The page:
“That’s easy. Stephen.”

  Randall let his head fall into his hands. “Do it,” he said, his voice little more than a tired whisper.

  Until this moment, Stephen hadn’t known pain outside of the scrapes and bruises of childhood. And so it was that when the fiery tempest exploded throughout his body, when the agony erupted in his veins and muscles, he had no words for it, no capacity to understand. There were only the screams that barely reached his own ears before his mind shut down and saved him.


  Stephen came to, breathing heavily and soaked in sweat. He was still in the strange chair, but at some point, he’d been secured to it with straps of soft leather. Every nerve in his body buzzed with the lingering effects of the pain inflicted by Randall and the implanted device.

  “What…,” Stephen whispered, a hoarse croak. His throat burned, telling him all he needed to know about how much he’d screamed in the time he lost. “What?” he repeated, his mind struggling to connect the pieces.

  “I tried to tell you, Thomas,” Randall said, with perhaps, perhaps, some compassion in his voice. Possibly regret. “We don’t have time to mess around. I’m sorry. I really am. But we’re going to have to try this again. I think you understand now that none of this is a bluff. It’s important to everyone here that you accept your new name.” The man looked away and paused a long time, staring at the floor.

  “How could you hurt me?” Stephen asked through his raw throat. “I’m just a little kid.” Young or not, he understood how pathetic he sounded.

  Stephen also knew that adults seemed to react to pathetic in one of two ways: Their hearts would melt a little and they’d backtrack. Or the guilt would burn like a furnace within them and they’d harden into rock to put the fire out. Randall chose the latter, his face reddening as he shouted back.

  “All you have to do is accept a name! Now—I’m not playing around anymore. What’s your name?”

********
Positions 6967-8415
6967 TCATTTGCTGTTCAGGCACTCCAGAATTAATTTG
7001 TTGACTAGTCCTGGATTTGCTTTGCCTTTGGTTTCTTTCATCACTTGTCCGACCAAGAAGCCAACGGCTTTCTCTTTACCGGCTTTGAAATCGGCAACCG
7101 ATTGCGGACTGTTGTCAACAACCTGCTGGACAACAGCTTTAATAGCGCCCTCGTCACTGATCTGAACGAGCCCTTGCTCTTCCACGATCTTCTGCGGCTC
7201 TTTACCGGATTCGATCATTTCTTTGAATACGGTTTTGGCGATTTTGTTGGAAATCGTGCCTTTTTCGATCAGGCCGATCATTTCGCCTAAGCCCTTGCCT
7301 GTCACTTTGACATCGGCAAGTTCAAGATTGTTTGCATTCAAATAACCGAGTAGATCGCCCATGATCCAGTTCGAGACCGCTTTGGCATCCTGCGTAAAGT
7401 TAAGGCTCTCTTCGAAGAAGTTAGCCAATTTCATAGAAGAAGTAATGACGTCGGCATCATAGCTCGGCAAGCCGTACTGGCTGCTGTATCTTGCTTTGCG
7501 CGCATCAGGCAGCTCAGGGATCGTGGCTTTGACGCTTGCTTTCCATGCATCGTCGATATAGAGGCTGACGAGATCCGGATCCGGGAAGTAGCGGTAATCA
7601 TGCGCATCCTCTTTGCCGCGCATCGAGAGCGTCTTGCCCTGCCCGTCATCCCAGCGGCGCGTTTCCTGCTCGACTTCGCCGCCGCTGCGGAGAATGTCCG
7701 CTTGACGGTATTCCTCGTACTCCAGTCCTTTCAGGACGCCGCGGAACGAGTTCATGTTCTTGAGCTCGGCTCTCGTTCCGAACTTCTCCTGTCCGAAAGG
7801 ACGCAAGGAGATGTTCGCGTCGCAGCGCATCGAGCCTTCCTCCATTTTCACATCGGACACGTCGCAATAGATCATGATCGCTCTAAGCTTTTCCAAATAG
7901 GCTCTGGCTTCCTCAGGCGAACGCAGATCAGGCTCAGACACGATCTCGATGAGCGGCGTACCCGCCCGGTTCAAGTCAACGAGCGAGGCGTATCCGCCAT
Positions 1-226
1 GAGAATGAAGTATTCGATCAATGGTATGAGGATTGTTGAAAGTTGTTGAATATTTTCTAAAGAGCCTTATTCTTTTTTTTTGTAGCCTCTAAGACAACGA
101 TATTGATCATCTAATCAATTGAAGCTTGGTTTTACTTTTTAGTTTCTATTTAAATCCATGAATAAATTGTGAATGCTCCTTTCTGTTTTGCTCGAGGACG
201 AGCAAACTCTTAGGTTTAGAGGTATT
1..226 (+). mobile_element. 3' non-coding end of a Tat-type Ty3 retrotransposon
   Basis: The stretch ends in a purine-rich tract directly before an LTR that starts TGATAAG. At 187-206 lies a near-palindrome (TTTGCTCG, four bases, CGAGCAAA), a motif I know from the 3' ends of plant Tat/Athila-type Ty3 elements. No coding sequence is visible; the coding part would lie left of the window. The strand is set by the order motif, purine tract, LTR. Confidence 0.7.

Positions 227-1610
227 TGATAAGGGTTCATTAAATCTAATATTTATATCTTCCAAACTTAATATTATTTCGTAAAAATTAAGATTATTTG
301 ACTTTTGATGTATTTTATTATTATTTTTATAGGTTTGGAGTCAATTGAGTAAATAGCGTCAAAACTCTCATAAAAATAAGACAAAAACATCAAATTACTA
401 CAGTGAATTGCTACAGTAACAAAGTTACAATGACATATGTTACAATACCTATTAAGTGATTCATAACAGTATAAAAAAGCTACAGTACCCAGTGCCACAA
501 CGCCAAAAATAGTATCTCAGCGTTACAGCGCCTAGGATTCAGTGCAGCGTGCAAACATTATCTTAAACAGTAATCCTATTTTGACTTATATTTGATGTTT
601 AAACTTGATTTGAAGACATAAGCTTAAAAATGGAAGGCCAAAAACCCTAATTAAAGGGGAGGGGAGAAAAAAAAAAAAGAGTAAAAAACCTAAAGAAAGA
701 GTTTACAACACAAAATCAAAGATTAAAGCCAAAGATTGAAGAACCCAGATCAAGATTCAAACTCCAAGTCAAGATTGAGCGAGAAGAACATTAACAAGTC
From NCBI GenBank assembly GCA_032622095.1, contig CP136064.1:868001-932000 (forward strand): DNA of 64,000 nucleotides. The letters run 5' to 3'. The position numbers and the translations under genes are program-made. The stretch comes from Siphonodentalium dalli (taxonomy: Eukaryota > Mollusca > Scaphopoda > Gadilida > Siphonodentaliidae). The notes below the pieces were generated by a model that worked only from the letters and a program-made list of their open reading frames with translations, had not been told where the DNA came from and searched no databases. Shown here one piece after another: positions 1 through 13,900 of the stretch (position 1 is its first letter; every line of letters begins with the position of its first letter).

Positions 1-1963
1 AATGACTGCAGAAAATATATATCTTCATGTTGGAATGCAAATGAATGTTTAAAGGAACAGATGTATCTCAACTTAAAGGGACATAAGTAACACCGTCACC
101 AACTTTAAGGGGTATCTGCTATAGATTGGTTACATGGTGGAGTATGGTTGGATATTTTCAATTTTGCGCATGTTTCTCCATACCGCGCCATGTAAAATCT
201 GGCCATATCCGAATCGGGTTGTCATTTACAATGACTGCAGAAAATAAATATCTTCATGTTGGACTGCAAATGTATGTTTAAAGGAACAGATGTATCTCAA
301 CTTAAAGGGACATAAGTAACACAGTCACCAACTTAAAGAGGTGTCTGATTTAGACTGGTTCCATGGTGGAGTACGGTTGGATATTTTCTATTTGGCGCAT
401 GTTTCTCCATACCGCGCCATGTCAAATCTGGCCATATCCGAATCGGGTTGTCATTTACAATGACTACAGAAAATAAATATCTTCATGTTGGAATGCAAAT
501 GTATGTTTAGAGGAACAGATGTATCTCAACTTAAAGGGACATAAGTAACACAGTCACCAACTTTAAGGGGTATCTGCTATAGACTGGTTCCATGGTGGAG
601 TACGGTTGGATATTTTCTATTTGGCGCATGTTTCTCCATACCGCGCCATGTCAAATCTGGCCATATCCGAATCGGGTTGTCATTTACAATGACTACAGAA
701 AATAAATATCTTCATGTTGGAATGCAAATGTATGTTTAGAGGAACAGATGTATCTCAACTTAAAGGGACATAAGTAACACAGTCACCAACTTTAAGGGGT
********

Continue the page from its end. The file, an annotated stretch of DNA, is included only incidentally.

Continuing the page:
Stephen wasn’t stupid—he’d just pretend for now. “Thomas. My name is Thomas.”

  “I don’t believe you,” Randall responded, his eyes pools of darkness. “Again.”

  Stephen opened his mouth to answer, but Randall hadn’t been speaking to him. The pain came back, harder and faster. He barely had time to register the agony before he passed out.


  “What’s your name?”

  Stephen could barely speak. “Thomas.”

  “I don’t believe you.”

  “No.” He whimpered.

  The pain was no longer a surprise, nor was the darkness that came after.


  “What’s your name?”


  “I don’t want you to forget.”

  “No.” He cried, trembling with sobs.


  “What’s your name?”


  “Do you have any other name?”

  “No. Only Thomas.”

  “Has anyone ever called you anything else?”

  “No. Only Thomas.”

  “Will you ever forget your name? Will you ever use another?”


  “Okay. Then I’ll give you one last reminder.”


  Later, he lay on his bed, once again curled up into himself. The world outside felt far away, silent. He’d run out of tears, his body numb except that unpleasant tingle. It was as if his entire being had fallen asleep. He pictured Randall across from him, guilt and anger mixed into a potent, lethal form of rage that turned his face into a grotesque mask as he inflicted the pain.

never forget, he told himself. I must never, never forget.

  And so, inside his mind, he chanted a familiar phrase, over and over and over. Though he couldn’t quite put a finger on it, something did seem different.

  Thomas, Thomas, Thomas. My name is Thomas.

  222.2.28 | 9:36 a.m.

  “Please hold still.”

  The doctor wasn’t mean, but he wasn’t kind either. He was just kind of there, stoic and professional. Also forgettable: middle-aged, average height, medium build, short dark hair. Thomas closed his eyes and felt the needle slide into his vein after that quick pinprick of pain. It was funny how he dreaded it every week, but then it lasted less than a second, followed by the flood of cold inside his body.

  “See, now?” the doctor said. “That didn’t hurt.”

  Thomas shook his head but didn’t speak. He had a hard time speaking ever since the incident with Randall. He had a hard time sleeping, eating, and just about everything else, too. Only in the last few days had he started to get over it, little by little. Whenever a trace memory of his real name came forward in his mind, he pushed it away, not ever wanting to go through that torture again. Thomas worked just fine. It’d have to do.